“The compliance with the Hong Kong Convention does not mean that these yards comply with European standards – for instance regarding downstream management of hazardous waste – and serious concerns regarding the dismantling of vessels in the intertidal zone of beach have not yet been addressed”, says Patrizia Heidegger, Executive Director of the NGO Shipbreaking Platform. “Maybe it is just a coincidence, or the ship owner sold to a HKC-compliant yard knowing that the vessel is under surveillance. Left aside the inadequacy of the requirements under the Hong Kong Convention, Norddeutsche Vermögen does not seem to care at all about the end-of-life management of its vessels: or why would they otherwise have a ship scrapped on a beach in Bangladesh where conditions are known to be worst?”.
Since at least the 2012 case, the company was fully aware of the serious concerns surrounding substandard shipbreaking in South Asia. This did not make the company reflect on its practices. In 2015, aslso the “Northern Diversity” was sold for scrap to Alang, India, and – even worse – the “Northern Glance” ended up on the beach of Chittagong, the worst shipbreaking zone globally, where child workers are used illegally to scrap the vessels on an intertidal mudflat and the government is not capable of setting up a treatment facility for hazardous wastes. Since 2012, Norddeutsche Vermögen and its subsidiaries Norddeutsche Reederei Schuldt and Reederei Karl Schluter have sold at least 16 vessels for beaching.
Maritime databases indicated that Norddeutsche Vermögen was the last beneficial owner of the “Northern Vitality” and remained so after its repair in 2012. It is possible that the German owner sold the containership to another anonymous company before it ended up on the beaches of Alang – in any case, the “Northern Vitality” saga represents a prime example of how ship owners escape the law by selling either to cash-buyers – as in most cases of the Norddeutsche Vermögen ships – or to anonymous, dodgy shipping companies with the intention to profit from substandard scrapping on South Asian beaches.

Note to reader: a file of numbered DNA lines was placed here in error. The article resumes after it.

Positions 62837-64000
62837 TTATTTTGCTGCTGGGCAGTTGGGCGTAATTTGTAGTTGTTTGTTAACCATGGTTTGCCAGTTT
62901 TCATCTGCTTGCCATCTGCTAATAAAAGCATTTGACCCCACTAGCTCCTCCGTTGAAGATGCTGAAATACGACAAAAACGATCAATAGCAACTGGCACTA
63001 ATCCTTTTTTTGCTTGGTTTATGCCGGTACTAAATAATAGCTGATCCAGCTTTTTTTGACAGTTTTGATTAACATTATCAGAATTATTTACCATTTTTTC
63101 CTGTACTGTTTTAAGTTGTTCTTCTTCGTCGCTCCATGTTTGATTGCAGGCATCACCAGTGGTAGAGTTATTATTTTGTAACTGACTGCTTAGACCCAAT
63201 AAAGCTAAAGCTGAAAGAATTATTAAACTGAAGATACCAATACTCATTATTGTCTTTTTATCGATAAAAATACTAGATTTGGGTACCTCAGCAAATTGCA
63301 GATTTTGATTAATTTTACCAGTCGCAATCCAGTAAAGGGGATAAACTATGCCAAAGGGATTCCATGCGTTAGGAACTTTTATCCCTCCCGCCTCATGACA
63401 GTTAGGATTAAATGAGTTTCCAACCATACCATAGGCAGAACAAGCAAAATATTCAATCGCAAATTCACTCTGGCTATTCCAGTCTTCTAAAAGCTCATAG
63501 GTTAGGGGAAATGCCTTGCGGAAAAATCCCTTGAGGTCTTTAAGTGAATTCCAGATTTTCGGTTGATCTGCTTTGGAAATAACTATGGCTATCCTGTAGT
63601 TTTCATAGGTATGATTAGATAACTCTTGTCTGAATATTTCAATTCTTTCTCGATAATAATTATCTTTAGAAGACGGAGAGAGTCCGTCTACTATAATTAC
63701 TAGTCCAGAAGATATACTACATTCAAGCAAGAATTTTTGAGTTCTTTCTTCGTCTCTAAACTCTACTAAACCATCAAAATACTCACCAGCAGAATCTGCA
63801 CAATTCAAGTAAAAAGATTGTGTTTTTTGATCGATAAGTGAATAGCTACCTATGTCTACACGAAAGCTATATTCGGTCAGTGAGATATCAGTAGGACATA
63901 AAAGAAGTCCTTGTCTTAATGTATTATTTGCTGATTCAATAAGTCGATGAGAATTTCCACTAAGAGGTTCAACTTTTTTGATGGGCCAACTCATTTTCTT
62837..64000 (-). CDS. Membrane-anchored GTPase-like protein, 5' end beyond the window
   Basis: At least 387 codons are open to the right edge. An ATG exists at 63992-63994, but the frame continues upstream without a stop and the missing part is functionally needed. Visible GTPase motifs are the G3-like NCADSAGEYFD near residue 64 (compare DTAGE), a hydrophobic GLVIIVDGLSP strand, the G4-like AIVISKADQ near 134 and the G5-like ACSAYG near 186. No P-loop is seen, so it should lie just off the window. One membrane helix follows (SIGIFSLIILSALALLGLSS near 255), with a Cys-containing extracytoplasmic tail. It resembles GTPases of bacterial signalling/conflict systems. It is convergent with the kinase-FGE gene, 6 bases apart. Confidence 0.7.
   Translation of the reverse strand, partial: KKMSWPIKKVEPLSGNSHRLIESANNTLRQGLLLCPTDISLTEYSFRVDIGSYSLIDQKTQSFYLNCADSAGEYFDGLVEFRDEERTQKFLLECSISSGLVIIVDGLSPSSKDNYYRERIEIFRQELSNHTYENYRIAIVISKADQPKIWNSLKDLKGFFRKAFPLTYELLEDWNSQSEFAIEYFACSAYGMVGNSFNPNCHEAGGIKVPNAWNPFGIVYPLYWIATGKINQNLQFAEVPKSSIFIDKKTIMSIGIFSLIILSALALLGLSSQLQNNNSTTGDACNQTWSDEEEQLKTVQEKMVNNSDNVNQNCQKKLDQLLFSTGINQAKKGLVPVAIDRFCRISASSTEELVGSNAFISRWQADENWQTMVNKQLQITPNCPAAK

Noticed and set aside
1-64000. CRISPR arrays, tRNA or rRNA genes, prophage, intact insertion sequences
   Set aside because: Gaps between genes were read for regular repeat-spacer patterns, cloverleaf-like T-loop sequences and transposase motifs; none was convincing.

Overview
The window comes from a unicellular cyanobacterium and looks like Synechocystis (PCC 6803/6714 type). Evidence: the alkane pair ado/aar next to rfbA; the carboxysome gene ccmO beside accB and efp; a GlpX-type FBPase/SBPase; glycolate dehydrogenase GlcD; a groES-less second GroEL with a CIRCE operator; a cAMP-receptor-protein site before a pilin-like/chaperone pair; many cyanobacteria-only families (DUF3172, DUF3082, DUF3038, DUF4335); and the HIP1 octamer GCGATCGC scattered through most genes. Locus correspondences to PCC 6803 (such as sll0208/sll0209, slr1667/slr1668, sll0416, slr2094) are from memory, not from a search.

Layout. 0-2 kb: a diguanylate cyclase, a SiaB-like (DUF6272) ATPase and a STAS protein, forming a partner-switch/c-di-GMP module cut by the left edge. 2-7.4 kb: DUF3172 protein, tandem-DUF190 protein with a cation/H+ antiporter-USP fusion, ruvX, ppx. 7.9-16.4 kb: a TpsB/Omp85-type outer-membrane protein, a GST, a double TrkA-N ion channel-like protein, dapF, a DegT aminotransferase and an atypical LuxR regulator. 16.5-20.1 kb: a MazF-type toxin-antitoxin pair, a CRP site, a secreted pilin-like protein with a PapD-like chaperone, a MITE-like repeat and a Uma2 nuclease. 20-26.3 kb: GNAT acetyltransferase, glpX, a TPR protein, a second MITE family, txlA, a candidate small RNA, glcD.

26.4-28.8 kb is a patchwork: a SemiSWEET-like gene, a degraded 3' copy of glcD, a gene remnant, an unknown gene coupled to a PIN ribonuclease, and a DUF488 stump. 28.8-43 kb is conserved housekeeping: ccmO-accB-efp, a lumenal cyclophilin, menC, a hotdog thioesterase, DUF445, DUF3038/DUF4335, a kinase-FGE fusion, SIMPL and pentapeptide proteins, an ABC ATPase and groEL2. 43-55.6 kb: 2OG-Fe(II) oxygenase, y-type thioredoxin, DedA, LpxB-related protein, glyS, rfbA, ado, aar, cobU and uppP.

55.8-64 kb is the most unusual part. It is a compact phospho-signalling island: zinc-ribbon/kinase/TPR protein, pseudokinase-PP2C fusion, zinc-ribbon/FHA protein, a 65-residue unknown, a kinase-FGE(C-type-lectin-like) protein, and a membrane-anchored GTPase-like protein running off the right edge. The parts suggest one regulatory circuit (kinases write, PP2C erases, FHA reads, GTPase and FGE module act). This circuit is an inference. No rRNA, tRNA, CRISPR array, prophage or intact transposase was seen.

It is shameful that Norddeutsche Vermögen, certainly aware of the controversial dismantling practices taking place in South Asia, has deliberately chosen to close its eyes to the realities on the ground. On its website, the company claims to base its business on “Hanseatic values”, “responsibility for the present and the future”, and “acting in a fair manner”. The website is illustrated by the picture of the “APL Malaysia” / “Northern Glance”, now stranded in Bangladesh and taking its toll on people and the environment.
The NGO Shipbreaking Platform calls upon Norddeutsche Vermögen and the private investors trusting in the value of the company, to ensure the clean and safe recycling in line with the EU Ship Recycling Regulation in case any of the more than 40 vessels owned by Norddeutsche Vermögen currently has to be sold for demolition in the future.